Greg and Margot Lavoie heard of RJ and the CCJC in the late 1980’s. Their interest in expanding restorative justice led them to take Community Forum (RJ) training and to bringing resource people to Winnipeg for RJ Week, including some staff and board members of the CCJC. Margot has previously served on the CCJC board.
Among CCJC resources Greg has facilitated “Audrey’s Flowers – a Congregational Restorative Justice Experience”, piloted “The Empathy Project” and created the annual “Homily Guides for Restorative Justice Week.”
Greg also has over 35 years of spiritual, cultural, familial and communal experience and learning from Indigenous peoples.
Director – Christian Reformed Church in North America
CCJC first introduced me to Restorative Justice which has become a life passion. CCJC facilitated training materials and communication between faith communities and government.
While staying healthy, I have served Christian Reformed (CRC) churches in Regina, Sask., and Hamilton, Ont. As chaplain I served in the Federal Penitentiary (Montreal) and provincially (Guelph) as well as in psychiatric facilities. I served as Ont. Regional Coordinator of Chaplaincy in SW Ont., (English) and NE Ont. (French)for twelve years. I continue to serve on CRC Chaplaincy Ministries Advisory Committee. I am the husband of Elly (50yrs) and father of three married sons. Since retiring eight years ago at 65 yrs old, I have had the freedom to pursue my passions -that now means serving nationally on CCJC, plus the CSC Federal Interfaith Committees, provincially that means monthly Dismas meetings with ex-inmates, and in London I serve on the Mission Services board -ministries with the homeless, hungry and hurting. In my local church, I co-facilitate monthly seniors fellowship activities.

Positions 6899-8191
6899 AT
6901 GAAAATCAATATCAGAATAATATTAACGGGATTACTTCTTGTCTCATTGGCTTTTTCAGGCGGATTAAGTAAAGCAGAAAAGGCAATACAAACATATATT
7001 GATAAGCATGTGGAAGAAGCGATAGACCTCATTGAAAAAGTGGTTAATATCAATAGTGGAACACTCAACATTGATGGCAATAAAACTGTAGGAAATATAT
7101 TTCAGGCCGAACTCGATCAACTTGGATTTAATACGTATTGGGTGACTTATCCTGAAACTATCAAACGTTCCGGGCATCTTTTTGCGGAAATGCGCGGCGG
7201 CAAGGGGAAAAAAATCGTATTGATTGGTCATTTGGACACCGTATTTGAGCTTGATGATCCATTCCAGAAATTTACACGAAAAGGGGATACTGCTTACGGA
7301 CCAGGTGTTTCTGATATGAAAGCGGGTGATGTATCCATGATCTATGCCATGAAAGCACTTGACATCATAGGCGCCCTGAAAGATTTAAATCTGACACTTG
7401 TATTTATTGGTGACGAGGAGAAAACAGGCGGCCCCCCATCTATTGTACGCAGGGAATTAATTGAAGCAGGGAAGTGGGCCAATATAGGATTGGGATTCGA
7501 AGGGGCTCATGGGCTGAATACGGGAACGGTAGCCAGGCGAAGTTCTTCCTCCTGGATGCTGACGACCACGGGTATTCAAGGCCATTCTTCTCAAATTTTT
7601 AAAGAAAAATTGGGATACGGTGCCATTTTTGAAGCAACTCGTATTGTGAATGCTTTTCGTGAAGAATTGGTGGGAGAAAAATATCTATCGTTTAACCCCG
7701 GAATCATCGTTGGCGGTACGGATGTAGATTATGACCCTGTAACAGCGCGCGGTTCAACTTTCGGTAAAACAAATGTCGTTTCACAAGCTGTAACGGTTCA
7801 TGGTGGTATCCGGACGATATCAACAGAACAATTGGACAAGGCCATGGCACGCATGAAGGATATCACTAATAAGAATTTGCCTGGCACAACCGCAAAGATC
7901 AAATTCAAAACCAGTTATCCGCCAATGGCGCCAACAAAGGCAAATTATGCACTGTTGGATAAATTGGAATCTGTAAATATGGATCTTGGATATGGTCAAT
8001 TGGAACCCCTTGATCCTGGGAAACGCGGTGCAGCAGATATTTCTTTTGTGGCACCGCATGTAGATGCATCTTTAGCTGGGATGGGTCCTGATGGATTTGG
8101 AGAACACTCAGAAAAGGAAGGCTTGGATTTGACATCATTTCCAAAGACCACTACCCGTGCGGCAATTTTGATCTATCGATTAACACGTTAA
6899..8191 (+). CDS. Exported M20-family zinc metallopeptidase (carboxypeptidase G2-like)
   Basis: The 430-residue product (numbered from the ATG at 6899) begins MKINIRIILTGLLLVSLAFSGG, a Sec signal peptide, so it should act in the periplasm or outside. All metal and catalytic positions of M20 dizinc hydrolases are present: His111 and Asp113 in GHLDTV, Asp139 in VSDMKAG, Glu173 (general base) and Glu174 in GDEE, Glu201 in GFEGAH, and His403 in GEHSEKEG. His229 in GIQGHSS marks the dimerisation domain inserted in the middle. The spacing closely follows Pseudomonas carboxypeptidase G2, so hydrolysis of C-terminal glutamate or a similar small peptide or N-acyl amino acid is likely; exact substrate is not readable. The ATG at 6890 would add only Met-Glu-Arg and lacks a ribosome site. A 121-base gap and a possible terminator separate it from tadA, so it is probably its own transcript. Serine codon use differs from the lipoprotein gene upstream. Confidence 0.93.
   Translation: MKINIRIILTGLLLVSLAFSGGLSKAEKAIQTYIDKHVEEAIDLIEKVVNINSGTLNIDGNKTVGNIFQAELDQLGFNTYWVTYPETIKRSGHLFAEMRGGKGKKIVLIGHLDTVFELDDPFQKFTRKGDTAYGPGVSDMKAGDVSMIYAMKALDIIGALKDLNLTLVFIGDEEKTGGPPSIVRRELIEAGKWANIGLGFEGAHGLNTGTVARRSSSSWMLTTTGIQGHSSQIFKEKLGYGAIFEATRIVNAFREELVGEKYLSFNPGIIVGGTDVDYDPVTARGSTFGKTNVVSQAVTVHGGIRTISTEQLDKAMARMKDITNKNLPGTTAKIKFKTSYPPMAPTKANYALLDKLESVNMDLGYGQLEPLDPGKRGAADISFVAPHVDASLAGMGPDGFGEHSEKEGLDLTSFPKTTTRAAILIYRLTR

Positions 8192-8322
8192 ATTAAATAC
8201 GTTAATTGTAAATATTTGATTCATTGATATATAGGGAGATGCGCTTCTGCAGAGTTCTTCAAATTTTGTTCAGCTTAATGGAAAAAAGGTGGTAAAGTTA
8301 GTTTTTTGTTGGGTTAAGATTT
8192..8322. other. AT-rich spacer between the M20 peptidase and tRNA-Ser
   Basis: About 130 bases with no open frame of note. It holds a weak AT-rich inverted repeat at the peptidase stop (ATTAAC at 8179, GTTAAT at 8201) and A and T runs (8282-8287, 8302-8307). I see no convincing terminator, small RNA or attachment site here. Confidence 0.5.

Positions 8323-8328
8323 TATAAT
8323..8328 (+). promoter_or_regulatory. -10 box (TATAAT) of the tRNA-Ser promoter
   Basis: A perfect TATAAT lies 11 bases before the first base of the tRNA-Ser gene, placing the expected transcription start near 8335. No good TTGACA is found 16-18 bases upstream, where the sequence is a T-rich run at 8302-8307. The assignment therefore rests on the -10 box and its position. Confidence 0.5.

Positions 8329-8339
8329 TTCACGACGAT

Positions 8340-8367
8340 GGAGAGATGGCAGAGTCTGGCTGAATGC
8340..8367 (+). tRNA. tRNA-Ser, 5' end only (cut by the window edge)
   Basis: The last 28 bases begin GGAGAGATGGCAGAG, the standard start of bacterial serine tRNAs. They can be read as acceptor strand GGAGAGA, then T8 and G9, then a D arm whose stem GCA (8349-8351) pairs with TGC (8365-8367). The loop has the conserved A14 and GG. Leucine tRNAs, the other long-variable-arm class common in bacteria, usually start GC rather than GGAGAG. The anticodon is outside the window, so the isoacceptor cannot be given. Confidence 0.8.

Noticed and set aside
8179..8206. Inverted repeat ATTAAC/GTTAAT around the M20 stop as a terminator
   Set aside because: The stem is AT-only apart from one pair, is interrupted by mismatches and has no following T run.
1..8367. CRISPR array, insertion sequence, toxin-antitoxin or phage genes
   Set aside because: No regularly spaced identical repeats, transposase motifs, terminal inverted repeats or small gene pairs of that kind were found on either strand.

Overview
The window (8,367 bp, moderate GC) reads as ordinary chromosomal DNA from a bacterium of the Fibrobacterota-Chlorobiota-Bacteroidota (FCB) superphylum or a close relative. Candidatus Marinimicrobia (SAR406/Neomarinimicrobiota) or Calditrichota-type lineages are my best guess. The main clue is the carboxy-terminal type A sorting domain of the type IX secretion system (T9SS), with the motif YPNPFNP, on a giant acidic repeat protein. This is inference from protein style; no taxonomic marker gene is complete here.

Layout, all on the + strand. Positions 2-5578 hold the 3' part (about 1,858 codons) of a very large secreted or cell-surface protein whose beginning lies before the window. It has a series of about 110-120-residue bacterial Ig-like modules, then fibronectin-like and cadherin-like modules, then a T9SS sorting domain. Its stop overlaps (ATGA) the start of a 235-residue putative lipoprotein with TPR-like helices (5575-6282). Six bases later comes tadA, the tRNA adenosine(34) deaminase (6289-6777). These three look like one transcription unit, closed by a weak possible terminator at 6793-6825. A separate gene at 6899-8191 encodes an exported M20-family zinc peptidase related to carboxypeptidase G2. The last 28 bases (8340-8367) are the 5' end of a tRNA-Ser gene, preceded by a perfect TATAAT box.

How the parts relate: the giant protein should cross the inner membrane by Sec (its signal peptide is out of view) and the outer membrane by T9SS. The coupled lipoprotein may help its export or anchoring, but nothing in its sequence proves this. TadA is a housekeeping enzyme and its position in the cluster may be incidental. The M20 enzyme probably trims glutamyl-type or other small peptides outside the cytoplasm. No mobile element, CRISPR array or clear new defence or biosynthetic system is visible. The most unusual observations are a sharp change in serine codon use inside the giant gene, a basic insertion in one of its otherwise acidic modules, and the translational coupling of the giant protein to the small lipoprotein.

I have a history as Restorative Justice trainer and advocate. Now I still volunteer while traveling more and more family time.
Having finished my 20th Boston Marathon last April and my 50th overall marathon last October, I start every day with a 8-10 km. run..
Shalom, John de Vries Jr., London
Director – United Church of Canada
Stuart Lyster is a retired United Church clergy living in White Rock, BC. In the pastorate Stuart has worked with prison visitations, including with First Nations inmates.
In the 1990s he was a volunteer with Crown Counsel’s Victims Services at the Surrey (BC) courthouse. In 2011 and 2012 he made two visits to political prisoners in jail in The Philippines, and as such is the co-founder of the United Church Foundation’s Legal Defense Fund Philippines for bail bond, lawyers fees and family travel for inmates identified as political prisoners. Recently he has become attached to the chaplaincy at the Fraser Valley Institution for Women near Abbotsford, BC, and has conducted a wedding there. He has spoken about Restorative Justice at many Vancouver area churches.
Director – Canadian Friends Service Committee
Verena Tan is the coordinator of the criminal justice program at the Canadian Friends Service Committee in Toronto, ON.
Originally from New Zealand, Verena has worked in the community and pro bono legal services in Australia, United States and now Canada. Prior to moving to Canada, Verena has worked in remote indigenous communities, for prisons on death row and most recently, as a criminal and civil legal aid lawyer, working specifically with people with disabilities and mental health issues. Specializing in therapeutic and restorative justice courts, Verena is a passionate advocate of restorative and a focus on healing within the criminal justice system.